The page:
Goodyear Creates Airless Tires For New Moon Buggy To Brave Lunar Extremities
By Nicole Rodrigues, 14 Aug 2022
General Motors and Lockheed Martin are launching a new lunar rover into space, and they have enlisted the help of tire manufacturer Goodyear to develop a set of rims that can withstand the Moon’s perilous environment.
To take on that challenge, Goodyear looks to its airless tires, which rely on rubber ribs instead of air to hold the outer tread together.
According to CNN, for the upcoming moon buggy, Goodyear will be using an elastic wire mesh so that the vehicle can easily ride over the rough terrain of the Moon. It will also be made from a tensible metal material instead of rubber.
The result is an open webbing of metal that replaces the typical rubber form. In comparison, the special metal alloys are more capable of handling extreme temperatures.
However, the process of testing out these wheels was revealed to be quite a moonshot in itself, due to the difficulties with simulating the intense cold and heat of the Moon on earth. To resolve that, the team was believed to have used a vacuum to recreate the air.
The traditional rubber types are taking a back seat for this operation, mainly because of the incredible turns of weather that occur on the Moon. Temperatures during the day can reach up to 260°F and dip drastically to -280°F come nightfall.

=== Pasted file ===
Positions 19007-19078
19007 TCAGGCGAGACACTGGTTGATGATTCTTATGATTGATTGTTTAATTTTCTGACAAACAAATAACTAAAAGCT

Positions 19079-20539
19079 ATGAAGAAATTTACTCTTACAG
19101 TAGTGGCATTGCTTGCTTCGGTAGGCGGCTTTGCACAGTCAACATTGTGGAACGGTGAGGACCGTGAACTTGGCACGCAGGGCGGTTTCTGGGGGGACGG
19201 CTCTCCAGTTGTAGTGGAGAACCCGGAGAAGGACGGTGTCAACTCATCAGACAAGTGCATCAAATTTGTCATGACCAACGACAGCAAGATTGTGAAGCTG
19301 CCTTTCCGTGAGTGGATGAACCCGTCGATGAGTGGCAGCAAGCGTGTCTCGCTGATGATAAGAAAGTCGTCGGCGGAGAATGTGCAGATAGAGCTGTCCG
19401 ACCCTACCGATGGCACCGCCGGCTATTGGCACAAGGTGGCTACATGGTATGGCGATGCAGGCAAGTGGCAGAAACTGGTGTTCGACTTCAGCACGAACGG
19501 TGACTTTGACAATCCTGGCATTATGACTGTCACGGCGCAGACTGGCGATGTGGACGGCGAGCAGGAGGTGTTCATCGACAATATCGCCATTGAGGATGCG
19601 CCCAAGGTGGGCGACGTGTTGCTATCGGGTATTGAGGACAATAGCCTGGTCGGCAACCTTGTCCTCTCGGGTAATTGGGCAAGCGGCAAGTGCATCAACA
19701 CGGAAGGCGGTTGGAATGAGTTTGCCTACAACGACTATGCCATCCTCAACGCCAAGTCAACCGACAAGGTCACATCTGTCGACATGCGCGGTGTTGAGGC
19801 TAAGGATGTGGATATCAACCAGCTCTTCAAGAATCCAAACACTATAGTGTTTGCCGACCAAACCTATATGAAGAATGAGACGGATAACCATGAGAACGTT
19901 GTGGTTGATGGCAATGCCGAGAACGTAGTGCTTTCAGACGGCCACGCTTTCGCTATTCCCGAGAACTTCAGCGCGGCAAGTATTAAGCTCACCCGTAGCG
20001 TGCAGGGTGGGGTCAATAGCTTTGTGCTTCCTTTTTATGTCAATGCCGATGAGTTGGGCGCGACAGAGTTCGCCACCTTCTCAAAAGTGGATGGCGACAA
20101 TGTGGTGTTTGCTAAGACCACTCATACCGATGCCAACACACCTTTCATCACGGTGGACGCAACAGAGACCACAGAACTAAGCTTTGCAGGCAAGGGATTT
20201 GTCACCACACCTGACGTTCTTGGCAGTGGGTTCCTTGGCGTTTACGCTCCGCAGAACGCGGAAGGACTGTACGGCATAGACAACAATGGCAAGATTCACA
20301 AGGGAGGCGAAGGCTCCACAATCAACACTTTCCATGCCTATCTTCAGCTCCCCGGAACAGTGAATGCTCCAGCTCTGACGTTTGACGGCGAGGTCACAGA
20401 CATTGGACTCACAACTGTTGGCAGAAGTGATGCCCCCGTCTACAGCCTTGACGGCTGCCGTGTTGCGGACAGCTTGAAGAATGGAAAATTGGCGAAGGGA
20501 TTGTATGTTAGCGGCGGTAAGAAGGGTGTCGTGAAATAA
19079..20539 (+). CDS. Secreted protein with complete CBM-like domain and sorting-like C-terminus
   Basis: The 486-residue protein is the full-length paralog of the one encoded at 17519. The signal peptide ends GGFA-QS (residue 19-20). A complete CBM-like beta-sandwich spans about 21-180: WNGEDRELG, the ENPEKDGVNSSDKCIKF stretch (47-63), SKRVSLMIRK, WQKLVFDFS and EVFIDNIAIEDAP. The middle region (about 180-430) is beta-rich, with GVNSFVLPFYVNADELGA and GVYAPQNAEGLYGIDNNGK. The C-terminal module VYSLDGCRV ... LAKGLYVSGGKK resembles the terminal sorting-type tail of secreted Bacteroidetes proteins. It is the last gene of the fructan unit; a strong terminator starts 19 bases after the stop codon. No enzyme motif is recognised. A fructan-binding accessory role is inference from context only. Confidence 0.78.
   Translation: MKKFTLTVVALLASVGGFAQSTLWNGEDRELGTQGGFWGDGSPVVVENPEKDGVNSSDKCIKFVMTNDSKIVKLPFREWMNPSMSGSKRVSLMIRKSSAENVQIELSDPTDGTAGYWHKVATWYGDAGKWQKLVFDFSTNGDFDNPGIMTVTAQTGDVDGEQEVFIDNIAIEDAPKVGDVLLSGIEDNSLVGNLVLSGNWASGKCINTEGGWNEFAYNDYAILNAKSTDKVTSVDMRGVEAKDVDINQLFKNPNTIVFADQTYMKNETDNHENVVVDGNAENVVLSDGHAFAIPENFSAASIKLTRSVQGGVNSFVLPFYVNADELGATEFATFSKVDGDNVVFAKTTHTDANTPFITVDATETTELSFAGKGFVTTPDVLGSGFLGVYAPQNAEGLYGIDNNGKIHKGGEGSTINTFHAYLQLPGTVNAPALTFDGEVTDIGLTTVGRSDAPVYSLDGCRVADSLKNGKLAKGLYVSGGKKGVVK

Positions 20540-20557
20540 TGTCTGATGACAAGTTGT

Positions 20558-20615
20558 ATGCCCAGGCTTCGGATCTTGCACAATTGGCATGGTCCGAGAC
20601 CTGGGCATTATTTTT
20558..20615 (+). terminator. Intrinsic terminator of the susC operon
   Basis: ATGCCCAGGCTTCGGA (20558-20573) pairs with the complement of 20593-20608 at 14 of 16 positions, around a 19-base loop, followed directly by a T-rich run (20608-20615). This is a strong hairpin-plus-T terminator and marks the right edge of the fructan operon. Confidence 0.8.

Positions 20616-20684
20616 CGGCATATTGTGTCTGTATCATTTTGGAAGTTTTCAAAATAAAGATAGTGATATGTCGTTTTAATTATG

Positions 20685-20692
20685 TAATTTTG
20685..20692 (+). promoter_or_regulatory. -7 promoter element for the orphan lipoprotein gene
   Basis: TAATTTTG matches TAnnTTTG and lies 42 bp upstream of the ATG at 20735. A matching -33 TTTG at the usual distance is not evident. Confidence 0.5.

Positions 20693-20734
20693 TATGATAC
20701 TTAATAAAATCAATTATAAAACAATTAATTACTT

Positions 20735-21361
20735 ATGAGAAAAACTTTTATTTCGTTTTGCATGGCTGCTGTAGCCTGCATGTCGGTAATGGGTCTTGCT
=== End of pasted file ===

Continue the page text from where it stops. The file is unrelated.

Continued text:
Atmospheric radiation and an intensely coarse coat of dusting on the Moon would further aggravate unpredictable conditions, elevating the risks of rubber ones blowing up on their own.
In addition, the absence of an astronaut operator for the buggy would also mean that there wouldn’t be any person present to tackle unexpected punctures. Airless versions that Goodyear manufactures for use on Earth are typically used on autonomous cars for the same reason.
In the past, rovers were designed to be utilized for brief durations before being disposed of. As this new electric fleet is designed to be used for an extensive period, durability is necessary to endure repeated use without requiring an astronaut to act as a “lunar triple-a.”
The new lunar-explorer is expected to be up and waiting on the Moon for NASA by 2025.
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